Archive for Author 'Sabu Advani', only excerpts shown, click title for full entry.

NSU, The Complete Story

by Mick Walker

From knitting machines in 1873—by way of bicycles, motorcycles, and cheap but well-built small cars—to the futuristic, luxurious, world-class Wankel-engined Ro 80 passenger car in 1967 (that year’s European “Car of the Year” and also unofficial Car of the Decade) NSU was one of Germany’s pioneering manufacturers.

The White Rose of Stalingrad

by Bill Yenne

In WWII, only the Soviets had female active duty combat pilots. In fact, they had three all-female squads. Two of their pilots became aces. The long-suppressed and forgotten story of one of them is told here.

50 Years with Ferraris

by Neill Bruce

Now in his eighties, Bruce really has been shooting Ferrari cars and people for half a decade. You may not recall any specific photos or posters but if your car has engine stickers, or a handbook in the glove compartment, chances are they were made by him.

Design Between the Lines

by Patrick le Quément, Stéphane Geffray

You’d have to have been sequestered on your private island for the last 50 years not to know the name of the author of this book. Simca, Ford, VW/Audi, Renault—some 60 million cars have Patrick le Quément’s fingerprints on them, and he reshaped his industry.

Battle of Britain The Movie: The Men and Machines of one of the Greatest War Films Ever Made

by Robert J. Rudhall & Dilip Sarkar

You may not have seen the original 1969 movie but outtakes from it found their way into more than a dozen movies between 1971 and 2010. This book explains why and how the movie was made, with special emphasis on the aircraft used.

Military Low-Flying in the UK: The Skill of Pilots and Photographers

by Michael Leek 

Look at the cover photo and consider that it was taken from the ground, not from a higher-flying plane! This book shows how it’s done.

Ferrari 1960–1965: The Hallowed Years

by William Huon

A great book made greater by Bernard Cahier photos throughout, remarkably well printed. It is hard not to look at the candid photos of so many drivers and not have a sense of gloom—these were tragic years in regards to safety.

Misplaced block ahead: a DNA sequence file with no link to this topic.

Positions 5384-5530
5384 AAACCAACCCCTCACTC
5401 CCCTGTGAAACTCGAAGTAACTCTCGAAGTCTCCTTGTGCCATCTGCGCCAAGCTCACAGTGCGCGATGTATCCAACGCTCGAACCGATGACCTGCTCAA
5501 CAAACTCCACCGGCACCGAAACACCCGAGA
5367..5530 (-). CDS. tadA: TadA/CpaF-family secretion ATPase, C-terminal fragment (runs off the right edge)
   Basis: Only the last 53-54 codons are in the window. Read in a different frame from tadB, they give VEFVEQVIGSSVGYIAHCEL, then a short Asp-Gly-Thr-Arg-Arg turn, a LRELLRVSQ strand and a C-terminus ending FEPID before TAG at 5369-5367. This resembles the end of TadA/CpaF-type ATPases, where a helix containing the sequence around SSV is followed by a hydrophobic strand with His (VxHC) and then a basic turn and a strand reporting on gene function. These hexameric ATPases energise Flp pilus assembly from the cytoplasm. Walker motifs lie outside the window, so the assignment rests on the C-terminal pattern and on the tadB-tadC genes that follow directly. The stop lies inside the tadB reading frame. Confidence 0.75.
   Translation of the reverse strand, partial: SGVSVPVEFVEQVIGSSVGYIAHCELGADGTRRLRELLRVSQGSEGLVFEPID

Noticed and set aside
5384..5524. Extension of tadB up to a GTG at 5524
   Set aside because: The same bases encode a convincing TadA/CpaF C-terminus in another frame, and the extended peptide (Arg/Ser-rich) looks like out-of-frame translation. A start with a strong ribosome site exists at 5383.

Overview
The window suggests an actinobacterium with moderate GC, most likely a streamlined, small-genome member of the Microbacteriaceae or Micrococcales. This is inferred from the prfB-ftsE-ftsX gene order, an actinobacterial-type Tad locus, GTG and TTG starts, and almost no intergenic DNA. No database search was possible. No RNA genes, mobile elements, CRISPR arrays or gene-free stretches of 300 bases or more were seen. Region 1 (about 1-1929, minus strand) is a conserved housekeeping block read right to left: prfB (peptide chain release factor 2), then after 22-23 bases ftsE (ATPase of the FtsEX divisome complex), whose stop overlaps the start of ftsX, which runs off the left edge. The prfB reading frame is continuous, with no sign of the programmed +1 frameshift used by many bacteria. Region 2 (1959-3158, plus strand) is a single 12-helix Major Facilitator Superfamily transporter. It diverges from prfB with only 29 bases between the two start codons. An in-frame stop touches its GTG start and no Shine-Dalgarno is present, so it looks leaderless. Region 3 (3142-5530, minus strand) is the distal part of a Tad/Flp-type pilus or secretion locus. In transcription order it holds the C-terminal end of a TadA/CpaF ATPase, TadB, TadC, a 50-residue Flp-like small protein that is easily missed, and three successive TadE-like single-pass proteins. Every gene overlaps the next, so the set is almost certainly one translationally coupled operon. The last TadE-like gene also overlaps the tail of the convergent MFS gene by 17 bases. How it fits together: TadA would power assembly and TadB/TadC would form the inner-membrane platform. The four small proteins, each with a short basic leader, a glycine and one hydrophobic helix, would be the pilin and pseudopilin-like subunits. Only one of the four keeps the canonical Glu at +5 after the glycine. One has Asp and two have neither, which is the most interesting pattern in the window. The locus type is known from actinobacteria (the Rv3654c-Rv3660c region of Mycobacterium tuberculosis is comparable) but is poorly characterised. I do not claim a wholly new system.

Thousand Mile Trial 1900

by Elizabeth Bennett

Imagine a time when the car was new, few people had seen let alone experienced one, and even the talking heads did not seriously expect it “to take.” What the world needed was proof of the motorcar’s effectiveness and resilience: 1000 miles through England and Scotland outta do it.

Alfa Romeo Prototipi 1948–1962

by Patrick Dasse

You’d think that in war-ravaged Italy those lucky guys who had gainful employment would keep their noses clean and beaver away at their assigned tasks and stretch their limited resources. But working too close to racing oil does funny things to people. Photos you haven’t seen of cars you may not have heard of is what’s in these two books.

Lamborghini, l’alchimie du style et de la performance

by Gautam Sen

Learn French—and save $200! Well, kinda. This is an abridged French version of the magisterial Dalton Watson opus in English. Covers almost all the same things but in less detail and fewer images. Still, a solid book!

Dornier Do 335 Pfeil/Arrow

by J. Richard Smith and Eddie J. Creek

Fast the Arrow was but it never flew in combat. It made its greatest contribution to aviation during post-WWII testing by the Allies, aided by the German experts who had originally built it. From origins to “what if” studies, this book has it.

Alwin Springer – Racing With Porsche in North America

by Alwin Springer with Wilfried Müller

From his days as journeyman mechanic to cofounding a legendary Porsche tuning company to working for Porsche directly, Springer has led Porsche to many of its most significant milestones in North America. He may be retired but he’s not done!